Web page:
It is not uncommon to move to other departments within the same MNC. Especially if you have decided you’re not a finance person, I would suggest you explore this path. As opposed to trying to move to a different role in another company, moving first to a different department in the same company, you would at least start with the base of good company knowledge and yet provide you an interesting different perspective of the same company. At the same time, you will be building up a new competency, without necessarily compounded with the adjustment of a new organisation.

All the best in charting your path. I would only advise you towards a path where you believe you find your passion and have the requisite capabilities to succeed.


Johan Mahmood Merican

Johan is currently CEO of Talent Corp Malaysia. He previously served as Principal Private Secretary to the Minister in the Prime Minister’s Department. He was instrumental in the development of human capital related initiatives such as the GLC Blue Book on Performancelinked Compensation policy, PINTAR and Trust Schools.


Hui Ming

Dear Anita,

It’s great to hear that you are with a good company and the programme you’re in sounds like a really robust and well-structured management trainee programme. Very few good companies offer such a varied experience, training and exposure for finance people and it would be wise to really give your best and learn from the best in every one of your finance roles.

I may be slightly biased in my advice here coming from a finance background myself. I’ll shamelessly tell you that I think finance is one of the most important functions and the best skill to develop early in your career if you know you are going to be in the corporate business arena for some time. Simply because numbers/finance are the language of business and some form of finance knowledge is required in almost every other function in an organisation.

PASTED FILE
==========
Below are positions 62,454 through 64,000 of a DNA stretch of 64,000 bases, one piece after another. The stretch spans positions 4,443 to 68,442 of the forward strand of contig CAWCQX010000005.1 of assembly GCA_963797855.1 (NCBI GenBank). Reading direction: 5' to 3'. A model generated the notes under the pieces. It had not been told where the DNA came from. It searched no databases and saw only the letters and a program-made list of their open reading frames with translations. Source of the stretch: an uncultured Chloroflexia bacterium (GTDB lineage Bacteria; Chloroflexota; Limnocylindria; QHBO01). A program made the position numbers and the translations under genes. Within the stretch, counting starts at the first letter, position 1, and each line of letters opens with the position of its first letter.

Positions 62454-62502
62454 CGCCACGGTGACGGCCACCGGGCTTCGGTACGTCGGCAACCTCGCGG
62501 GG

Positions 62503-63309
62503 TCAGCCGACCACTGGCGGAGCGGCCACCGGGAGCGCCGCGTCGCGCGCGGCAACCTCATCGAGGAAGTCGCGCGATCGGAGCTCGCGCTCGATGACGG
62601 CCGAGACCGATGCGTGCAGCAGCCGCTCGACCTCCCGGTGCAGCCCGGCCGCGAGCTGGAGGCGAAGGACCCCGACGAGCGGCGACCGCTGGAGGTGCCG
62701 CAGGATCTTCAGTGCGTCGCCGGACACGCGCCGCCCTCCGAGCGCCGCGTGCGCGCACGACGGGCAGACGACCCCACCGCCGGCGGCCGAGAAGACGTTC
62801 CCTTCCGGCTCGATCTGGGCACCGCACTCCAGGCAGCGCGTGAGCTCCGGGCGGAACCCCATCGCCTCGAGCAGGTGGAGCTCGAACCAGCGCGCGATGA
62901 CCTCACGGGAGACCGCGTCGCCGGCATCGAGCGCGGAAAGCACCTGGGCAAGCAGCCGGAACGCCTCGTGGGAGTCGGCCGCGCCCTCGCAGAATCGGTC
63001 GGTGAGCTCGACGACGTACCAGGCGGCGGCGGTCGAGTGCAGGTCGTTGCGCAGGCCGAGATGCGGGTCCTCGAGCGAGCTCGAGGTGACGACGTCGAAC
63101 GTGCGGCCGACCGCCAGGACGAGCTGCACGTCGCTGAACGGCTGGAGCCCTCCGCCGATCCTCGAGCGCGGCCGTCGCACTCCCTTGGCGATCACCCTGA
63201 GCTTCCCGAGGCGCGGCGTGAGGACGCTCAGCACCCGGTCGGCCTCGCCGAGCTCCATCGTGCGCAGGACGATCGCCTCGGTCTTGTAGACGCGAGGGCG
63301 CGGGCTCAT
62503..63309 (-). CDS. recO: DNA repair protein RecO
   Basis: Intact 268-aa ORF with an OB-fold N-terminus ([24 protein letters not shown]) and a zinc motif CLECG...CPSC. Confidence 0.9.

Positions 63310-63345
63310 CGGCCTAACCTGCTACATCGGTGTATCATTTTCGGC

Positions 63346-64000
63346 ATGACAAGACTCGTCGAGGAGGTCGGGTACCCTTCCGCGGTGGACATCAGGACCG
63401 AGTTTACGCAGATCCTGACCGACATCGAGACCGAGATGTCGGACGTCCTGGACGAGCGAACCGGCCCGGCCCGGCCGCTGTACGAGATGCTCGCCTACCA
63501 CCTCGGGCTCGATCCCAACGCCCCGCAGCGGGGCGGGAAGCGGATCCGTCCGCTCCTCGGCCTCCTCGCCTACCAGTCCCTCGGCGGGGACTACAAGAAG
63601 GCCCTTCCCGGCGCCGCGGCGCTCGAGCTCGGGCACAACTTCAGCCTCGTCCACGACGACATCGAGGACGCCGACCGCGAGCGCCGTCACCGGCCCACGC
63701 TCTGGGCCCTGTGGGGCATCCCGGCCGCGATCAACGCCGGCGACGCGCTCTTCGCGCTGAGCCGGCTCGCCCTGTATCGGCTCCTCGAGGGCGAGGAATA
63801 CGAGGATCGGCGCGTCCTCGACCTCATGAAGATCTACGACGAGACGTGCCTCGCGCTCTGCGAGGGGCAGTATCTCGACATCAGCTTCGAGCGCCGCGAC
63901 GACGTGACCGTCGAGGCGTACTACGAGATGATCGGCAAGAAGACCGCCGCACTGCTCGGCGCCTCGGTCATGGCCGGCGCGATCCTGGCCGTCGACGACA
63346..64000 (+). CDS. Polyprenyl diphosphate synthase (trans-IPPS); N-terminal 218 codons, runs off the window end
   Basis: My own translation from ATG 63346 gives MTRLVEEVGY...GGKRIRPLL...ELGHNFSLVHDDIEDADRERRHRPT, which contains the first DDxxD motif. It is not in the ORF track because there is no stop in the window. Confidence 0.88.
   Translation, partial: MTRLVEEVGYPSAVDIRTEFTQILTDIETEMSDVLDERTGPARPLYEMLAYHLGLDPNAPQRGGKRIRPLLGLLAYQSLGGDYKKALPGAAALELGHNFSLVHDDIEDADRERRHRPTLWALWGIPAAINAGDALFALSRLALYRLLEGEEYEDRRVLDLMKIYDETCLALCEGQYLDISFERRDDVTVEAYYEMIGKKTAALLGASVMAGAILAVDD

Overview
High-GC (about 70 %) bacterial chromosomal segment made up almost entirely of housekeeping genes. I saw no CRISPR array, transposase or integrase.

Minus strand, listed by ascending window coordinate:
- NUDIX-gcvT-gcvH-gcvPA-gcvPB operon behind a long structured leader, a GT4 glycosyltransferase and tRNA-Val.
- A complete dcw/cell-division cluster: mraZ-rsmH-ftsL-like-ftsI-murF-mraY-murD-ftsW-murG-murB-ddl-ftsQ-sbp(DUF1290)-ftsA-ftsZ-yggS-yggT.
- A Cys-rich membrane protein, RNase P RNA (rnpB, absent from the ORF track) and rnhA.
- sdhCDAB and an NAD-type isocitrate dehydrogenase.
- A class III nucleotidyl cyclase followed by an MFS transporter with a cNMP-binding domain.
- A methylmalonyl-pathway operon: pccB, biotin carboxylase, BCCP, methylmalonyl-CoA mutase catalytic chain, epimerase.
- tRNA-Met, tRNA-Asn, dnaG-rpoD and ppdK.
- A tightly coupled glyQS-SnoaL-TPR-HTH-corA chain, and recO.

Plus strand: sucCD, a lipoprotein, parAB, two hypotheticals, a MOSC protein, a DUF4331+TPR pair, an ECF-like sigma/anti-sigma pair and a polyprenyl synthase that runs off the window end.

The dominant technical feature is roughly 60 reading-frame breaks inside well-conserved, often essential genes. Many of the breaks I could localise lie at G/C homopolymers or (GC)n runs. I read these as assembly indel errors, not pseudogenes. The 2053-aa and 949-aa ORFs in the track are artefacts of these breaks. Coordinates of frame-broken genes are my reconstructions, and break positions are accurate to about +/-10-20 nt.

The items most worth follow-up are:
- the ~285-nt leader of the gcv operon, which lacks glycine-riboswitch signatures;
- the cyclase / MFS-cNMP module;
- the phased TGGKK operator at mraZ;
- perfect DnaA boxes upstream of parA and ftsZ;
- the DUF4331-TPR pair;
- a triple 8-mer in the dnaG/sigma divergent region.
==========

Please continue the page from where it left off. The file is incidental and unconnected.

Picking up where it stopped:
Finance is also one of the most versatile capabilities to have that enables you to branch out to any function in a corporate environment, if you have talent in the other areas. I personally have done so and also have many contacts and friends who majored in finance, worked in finance for quite a fair bit but eventually branched out to many other fields to pursue their true interest and function that best suits them.

Having a strong foundation in finance enables you to truly understand the business you are in and know how to help a business grow. The finance career path is actually very interesting. As you might know, since your organisation allows you to experience different aspects of finance, there is a range of finance roles. Some roles are a little more backend like in corporate governance, treasury, controllership and statutory, accounting as well as inventory management.

And some roles are more front-end with the operations of the business, like being a finance business partner to a function, finance analyst, project financing, pricing analyst etc. If you think finance is the path for you, then it would be great to have a hand in the various roles as you chart your path towards being a CFO.